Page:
Printed books have traditionally been identified uniquely by the application of an ISBN (International Standard Book Number). This number allows for easy identification for the purposes of selling or cataloguing a book or similar product.
How do I get an ISBN?
For books published commercially the Publisher will organise an ISBN. However if you are self publishing a title and wish it to be available commercially or publicly, you can apply for an ISBN from the Australian suppliers:
DOIs (Digital Object Identifiers) are the most commonly used identifier for publications and are backed up by International Standard ISO 26324. DOIs can be assigned to any entity - physical, digital or abstract. Items themselves do not need to be digital. DOIs are “minted” by DOI registration agencies and via a number of allocating agents such as the Australian Research Data Commons.
How do I get a DOI?
The following information relates to Curtin researchers only
For Publications Generally articles, books and book chapters are automatically assigned a DOI by the publisher.
If you already have an ISBN it may be possible to express this as a DOI, rather than applying for another identifier for your work. Check the Factsheet on the DOI website.
“Legal Deposit is a statutory provision requiring publishers to deposit copies of their publications in a nominated collecting institute. The Legal Deposit system ensures that the works of authors and publishers will be preserved for present and future generations.
The comprehensive collections formed through Legal Deposit provide a valuable resource for research into all aspects of Australian life: its history and culture including artistic, commercial, technical and scientific endeavour” (State Library of Western Australia).
Under section 201 of the Commonwealth Copyright Act 1968 and various state Acts, a copy of any work published in Australia must be deposited with the National Library of Australia. In addition, The WA State Government also requires deposit of locally produced works into the State Library of Western Australia.
A work may be a book, a periodical such as a newsletter or annual report, a newspaper, a piece of sheet music, map, plan, chart, table, program, catalogue, brochure or pamphlet. A work is deemed to have been published if reproductions of the work or edition have been made available (whether by sale or otherwise) to the public.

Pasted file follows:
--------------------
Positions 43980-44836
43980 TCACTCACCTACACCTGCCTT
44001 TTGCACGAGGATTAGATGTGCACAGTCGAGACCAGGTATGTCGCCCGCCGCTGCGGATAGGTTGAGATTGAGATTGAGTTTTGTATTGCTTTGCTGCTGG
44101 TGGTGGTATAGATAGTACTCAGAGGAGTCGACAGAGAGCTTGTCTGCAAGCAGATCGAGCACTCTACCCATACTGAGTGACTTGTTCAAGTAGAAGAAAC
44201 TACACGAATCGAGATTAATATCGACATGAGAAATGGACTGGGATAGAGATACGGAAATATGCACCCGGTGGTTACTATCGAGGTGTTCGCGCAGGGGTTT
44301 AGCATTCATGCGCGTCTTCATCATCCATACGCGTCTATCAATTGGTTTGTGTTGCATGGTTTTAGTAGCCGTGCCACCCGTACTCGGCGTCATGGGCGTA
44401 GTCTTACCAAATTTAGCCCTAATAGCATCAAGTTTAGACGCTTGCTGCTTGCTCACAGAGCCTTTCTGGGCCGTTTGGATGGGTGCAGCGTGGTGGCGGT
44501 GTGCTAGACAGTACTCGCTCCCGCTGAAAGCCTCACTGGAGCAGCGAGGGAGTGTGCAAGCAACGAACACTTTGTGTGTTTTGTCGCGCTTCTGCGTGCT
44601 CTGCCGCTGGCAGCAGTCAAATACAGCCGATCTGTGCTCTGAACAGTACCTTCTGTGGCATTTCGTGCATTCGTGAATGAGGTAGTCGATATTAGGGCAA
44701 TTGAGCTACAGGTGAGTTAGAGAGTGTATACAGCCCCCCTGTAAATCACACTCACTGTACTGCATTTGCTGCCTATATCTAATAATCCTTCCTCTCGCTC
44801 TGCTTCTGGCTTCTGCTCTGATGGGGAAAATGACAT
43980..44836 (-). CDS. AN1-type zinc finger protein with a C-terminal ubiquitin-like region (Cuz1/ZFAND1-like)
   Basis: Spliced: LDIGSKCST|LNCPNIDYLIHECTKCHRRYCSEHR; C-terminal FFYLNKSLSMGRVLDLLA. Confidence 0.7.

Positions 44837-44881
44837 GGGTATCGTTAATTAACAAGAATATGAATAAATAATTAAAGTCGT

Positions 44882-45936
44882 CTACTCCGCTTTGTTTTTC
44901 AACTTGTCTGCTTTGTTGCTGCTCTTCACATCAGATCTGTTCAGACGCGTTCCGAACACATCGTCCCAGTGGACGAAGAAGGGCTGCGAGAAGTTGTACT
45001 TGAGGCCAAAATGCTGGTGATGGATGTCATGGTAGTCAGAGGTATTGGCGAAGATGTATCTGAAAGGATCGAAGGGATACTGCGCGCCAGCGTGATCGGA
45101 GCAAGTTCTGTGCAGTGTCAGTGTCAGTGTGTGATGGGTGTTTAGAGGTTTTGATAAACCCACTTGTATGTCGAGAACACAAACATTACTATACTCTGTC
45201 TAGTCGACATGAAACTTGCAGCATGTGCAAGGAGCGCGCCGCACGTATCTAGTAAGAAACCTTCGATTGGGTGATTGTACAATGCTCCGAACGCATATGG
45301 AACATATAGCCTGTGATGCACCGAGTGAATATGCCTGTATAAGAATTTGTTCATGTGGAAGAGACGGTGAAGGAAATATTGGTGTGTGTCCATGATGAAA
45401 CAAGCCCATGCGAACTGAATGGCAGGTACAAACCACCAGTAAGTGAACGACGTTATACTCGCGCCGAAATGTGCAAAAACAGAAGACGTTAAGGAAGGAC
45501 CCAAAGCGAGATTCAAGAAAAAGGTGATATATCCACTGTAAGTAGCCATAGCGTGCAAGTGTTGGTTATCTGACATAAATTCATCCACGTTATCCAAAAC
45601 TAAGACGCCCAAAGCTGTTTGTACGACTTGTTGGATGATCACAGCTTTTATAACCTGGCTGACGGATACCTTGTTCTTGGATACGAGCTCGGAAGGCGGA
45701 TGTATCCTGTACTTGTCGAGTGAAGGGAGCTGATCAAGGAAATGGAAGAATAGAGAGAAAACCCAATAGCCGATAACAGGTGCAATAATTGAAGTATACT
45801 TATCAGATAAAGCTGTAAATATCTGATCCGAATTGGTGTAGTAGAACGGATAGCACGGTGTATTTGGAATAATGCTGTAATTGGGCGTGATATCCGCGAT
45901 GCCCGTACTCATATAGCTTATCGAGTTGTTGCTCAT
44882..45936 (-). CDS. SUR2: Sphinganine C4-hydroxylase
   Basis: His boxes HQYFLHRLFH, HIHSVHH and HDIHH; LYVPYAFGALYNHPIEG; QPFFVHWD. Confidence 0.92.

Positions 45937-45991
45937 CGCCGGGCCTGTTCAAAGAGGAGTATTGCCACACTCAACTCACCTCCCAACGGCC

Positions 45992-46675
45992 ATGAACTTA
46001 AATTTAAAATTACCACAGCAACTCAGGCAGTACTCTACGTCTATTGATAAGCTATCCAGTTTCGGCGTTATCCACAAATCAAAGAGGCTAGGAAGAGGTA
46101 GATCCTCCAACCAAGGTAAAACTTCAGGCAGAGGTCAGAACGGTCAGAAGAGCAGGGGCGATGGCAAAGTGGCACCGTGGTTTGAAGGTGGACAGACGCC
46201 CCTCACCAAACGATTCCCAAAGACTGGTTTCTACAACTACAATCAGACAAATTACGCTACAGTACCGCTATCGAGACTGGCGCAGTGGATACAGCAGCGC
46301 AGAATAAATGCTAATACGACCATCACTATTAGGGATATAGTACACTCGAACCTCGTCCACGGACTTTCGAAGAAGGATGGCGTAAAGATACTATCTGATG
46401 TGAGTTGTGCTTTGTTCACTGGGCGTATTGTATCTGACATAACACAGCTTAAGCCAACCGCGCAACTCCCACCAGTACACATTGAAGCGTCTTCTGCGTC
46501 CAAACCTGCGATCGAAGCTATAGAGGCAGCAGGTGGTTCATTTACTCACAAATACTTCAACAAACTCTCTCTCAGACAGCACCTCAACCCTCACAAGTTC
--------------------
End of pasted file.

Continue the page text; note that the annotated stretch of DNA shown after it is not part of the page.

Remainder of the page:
Legal Deposit in Western Australia
The State Library of Western Australia is the Legal Deposit library for Western Australia. The Legal Deposit Act 2012 was passed in May 2012 and covers print, audio-visual and digital material, including works published on the internet.
The Legal Deposit Regulations 2013 covering the sections of the Act relating to print and other physical items came into force on January 1st 2014 and will be extended to online publications in the near future.
What you need to do
As a Curtin author the onus is on you to deposit your works under the Legal Deposit legislation.
For any print or electronic works published by Curtin authors and made available to the public:
State Library of Western Australia
25 Francis St
Perth WA 6000
Enquiries by email: firstname.lastname@example.org
Enquiries by telephone: (08) 9427 3348
Until the Regulations relating to online/electronic publications are enacted, electronic copies of Western Australian publications should be deposited into the National edeposit Service at the National Library as mentioned in item 1 above.
For further information, follow the links below.